• Matt61 Says:

    Slick scope. Actually, I don’t know if it is so impossible to detach the scope between sessions. I do that for my Leapers 6-24X in b-square rings that I mount on my Savage 10FP, and it is just about dead on every time–within a click or two. On the subject of reticles, I’m getting interested in the exotic reticles used for red dot sights. I think my ideal choice would be the chevron. By placing the very tip of the chevron on the target, I would think that you could get a lot of precision while the big arrow still allows for rapid acquisition. That seems better to me than placing a big red dot right on the target.

    Thanks to all for the advice about cleaning my M1. I have a muzzle guide from Sinclair, but I hadn’t thought about inserting the rod before attaching the brush. On the other hand, that would expand the already protracted process of cleaning this weapon.

    Duskwight, I’m sorry to hear about your grandmother. Such is the way of the world. It’s great that she had such a relationship with your grandfather.

    I’m watching a documentary on the Tommy gun. They were selling them for $200 at the local hardware store in the 1930s! But the gun laws were not rationale since at the same time it was illegal to buy a 1911 (at a cost of $17.50!). I’m also trying to get a flavor of the times. The people in the photos are brisk, hard-looking characters, sort of like their guns, not the type to go for looks, modularity or accessories.

    Matt61

    • duskwight Says:

      Matt,

      On Tommy – I was always amazed how lawmakers prohibit anything :) 12-gauge shell loaded with buckshot has almost the same effective range, 9 times the power of 9×18 Mak round and the same number less chances to miss, not to mind that “90% hit ratio”. Still, a handgun is much more feared by legislation system.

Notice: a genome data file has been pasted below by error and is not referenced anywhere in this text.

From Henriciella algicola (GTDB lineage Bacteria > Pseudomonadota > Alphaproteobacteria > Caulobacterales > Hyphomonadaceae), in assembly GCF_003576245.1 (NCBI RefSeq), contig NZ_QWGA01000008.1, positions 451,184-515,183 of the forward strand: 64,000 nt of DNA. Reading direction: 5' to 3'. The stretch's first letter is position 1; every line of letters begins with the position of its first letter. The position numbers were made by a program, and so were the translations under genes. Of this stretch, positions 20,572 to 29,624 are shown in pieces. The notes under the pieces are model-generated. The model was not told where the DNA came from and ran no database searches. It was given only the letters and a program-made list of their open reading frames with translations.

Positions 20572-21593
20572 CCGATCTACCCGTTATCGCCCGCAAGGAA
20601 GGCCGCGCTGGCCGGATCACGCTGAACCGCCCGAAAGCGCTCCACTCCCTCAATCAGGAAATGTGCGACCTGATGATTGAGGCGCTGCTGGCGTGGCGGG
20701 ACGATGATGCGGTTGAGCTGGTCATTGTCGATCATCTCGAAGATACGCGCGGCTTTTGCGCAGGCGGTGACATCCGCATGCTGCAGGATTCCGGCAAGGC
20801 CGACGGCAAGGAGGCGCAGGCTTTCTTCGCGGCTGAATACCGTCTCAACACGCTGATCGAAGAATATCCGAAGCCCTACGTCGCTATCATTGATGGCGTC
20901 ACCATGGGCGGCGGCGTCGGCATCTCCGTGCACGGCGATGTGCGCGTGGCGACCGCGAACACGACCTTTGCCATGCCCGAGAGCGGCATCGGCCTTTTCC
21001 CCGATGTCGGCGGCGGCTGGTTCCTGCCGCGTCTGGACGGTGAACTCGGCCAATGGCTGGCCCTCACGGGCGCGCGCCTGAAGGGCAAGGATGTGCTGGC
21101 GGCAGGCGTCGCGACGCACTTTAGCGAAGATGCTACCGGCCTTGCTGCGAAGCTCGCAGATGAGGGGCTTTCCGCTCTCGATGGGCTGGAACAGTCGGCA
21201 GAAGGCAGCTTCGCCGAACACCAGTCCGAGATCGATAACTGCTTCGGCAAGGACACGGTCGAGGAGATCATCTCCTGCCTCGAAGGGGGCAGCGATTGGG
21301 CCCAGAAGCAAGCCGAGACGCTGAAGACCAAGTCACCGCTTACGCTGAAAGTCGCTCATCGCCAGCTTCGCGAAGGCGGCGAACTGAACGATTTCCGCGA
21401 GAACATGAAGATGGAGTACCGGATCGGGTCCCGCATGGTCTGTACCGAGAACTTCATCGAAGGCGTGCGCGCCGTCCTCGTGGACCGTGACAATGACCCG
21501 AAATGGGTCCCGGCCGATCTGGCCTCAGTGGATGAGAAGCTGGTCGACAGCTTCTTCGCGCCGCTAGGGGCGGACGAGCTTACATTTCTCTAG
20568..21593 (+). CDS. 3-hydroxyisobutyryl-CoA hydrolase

duskwight

      • Brian in Idaho Says:

        I like your calculations Duskwight, right on.

        The ability to put the handgun in your pocket or coat makes them “fearful” in the eyes of the komissars and the peoples polit-bureau for sure.

        • duskwight Says:

          Brian,

          Luckily, comissars were disbanded in 1943, and politbureau in 1991 :)
          Funny, but in Stalin’s times weapons were much more widely available and less controlled than later, e.g. one could buy a .22 rimfire just like a pair of skis or tennis ball.
          Many party members or directors, or even common engineers owned pistols and anyone attacked by criminals had full rights to shoot at them. So don’t blame commies, they weren’t so bad gun-wise. They began to tighten screws during Khrustchev’s times.
          Sawn-off shotgun or folded stock Saiga are perfect for keeping it under one’s coat, especially in winter ;) I feel I must tell you about “obrez” tradition.

          duskwight

          • Brian in Idaho Says:

            Ahh Tovarich, I was speaking of our U.S. komissars, now most famous in Chairman Obama’s politbureau!

            And yes, Krustchev’s regime was one of the worst, not as bad as the worst of Stalin’s time, but very bad in his own ways. The man I admired (in some ways) was Titov in Yugoslavia. Yes, a tyrant too but, smart enough to give some freedoms and a good economy to his people. He also told Krustchev to run his own business inside Russia and leave the Slav’s alone?

            Obrez? You are meaning Mosin Nagant made into pistol my good friend!? Most famous people’s-revolution firearm! Easy to keep inside your winter coat and very powerful!

            See you tomorrow DW, on the blog!

  • Edith Gaylord Says:

    Kid again,

    A comment you posted earlier got caught up in the spam filter. I’ve just rescued it and approved it. Don’t know if you noticed it wasn’t posted before, but I thought I’d mention it. I’ve whitelisted you, and you won’t be caught by the spam filter again.

    Edith

  • B.B. Pelletier Says:

    Connor,

    Okay, here is the lowdown on the Steroid Streak. Not only did I buy one to test for The Airgun Letter back in the 1990s, I also had for a time a true 25 foot-pound Sheridan made by someone else. That one took 100 lbs. effort for the final two pumps.

    The Steroid Streak acts just like the normal Sheridan, so accuracy doesn’t change. Pumping effort is easier, up to the full potential of a normal Sheridan, but it gets real hard after you pass that point. So although I did test it and see the higher energy levels, I never used it that way, because the pumping effort was too hard. Pumps 10 through 14 are all above 50 lbs. while the max for a normal Streak is about 35 lbs. at max.

    Now you need to know that although I am a decrepit old man today, I used to be very strong. As in bench-press 275 lbs. strong. I was also a bodybuilder for a while. And I found the Streoid Streak to be hard to pump past the normal Sheridan power level of about 14 foot-pounds.

    That is the substance of the Steroid Streak, in my experience.

    B.B.